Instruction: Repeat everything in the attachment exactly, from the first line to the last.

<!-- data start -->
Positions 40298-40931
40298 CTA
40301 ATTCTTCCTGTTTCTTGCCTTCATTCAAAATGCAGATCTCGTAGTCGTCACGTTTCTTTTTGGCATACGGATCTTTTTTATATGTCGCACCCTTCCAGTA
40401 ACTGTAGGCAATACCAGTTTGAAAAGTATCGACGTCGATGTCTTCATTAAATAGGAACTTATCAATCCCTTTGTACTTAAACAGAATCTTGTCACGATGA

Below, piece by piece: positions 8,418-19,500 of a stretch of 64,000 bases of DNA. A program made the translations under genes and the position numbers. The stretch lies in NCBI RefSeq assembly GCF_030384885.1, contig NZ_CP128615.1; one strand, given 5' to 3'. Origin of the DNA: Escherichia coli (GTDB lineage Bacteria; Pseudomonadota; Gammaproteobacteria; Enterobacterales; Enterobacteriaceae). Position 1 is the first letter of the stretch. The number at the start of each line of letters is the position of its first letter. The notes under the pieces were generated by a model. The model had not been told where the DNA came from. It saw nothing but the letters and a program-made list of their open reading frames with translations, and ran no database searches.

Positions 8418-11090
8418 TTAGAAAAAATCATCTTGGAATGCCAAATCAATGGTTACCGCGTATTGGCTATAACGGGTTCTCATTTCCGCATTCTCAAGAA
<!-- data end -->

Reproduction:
Positions 40298-40931
40298 CTA
40301 ATTCTTCCTGTTTCTTGCCTTCATTCAAAATGCAGATCTCGTAGTCGTCACGTTTCTTTTTGGCATACGGATCTTTTTTATATGTCGCACCCTTCCAGTA
40401 ACTGTAGGCAATACCAGTTTGAAAAGTATCGACGTCGATGTCTTCATTAAATAGGAACTTATCAATCCCTTTGTACTTAAACAGAATCTTGTCACGATGA

Below, piece by piece: positions 8,418-19,500 of a stretch of 64,000 bases of DNA. A program made the translations under genes and the position numbers. The stretch lies in NCBI RefSeq assembly GCF_030384885.1, contig NZ_CP128615.1; one strand, given 5' to 3'. Origin of the DNA: Escherichia coli (GTDB lineage Bacteria; Pseudomonadota; Gammaproteobacteria; Enterobacterales; Enterobacteriaceae). Position 1 is the first letter of the stretch. The number at the start of each line of letters is the position of its first letter. The notes under the pieces were generated by a model. The model had not been told where the DNA came from. It saw nothing but the letters and a program-made list of their open reading frames with translations, and ran no database searches.

Positions 8418-11090
8418 TTAGAAAAAATCATCTTGGAATGCCAAATCAATGGTTACCGCGTATTGGCTATAACGGGTTCTCATTTCCGCATTCTCAAGAA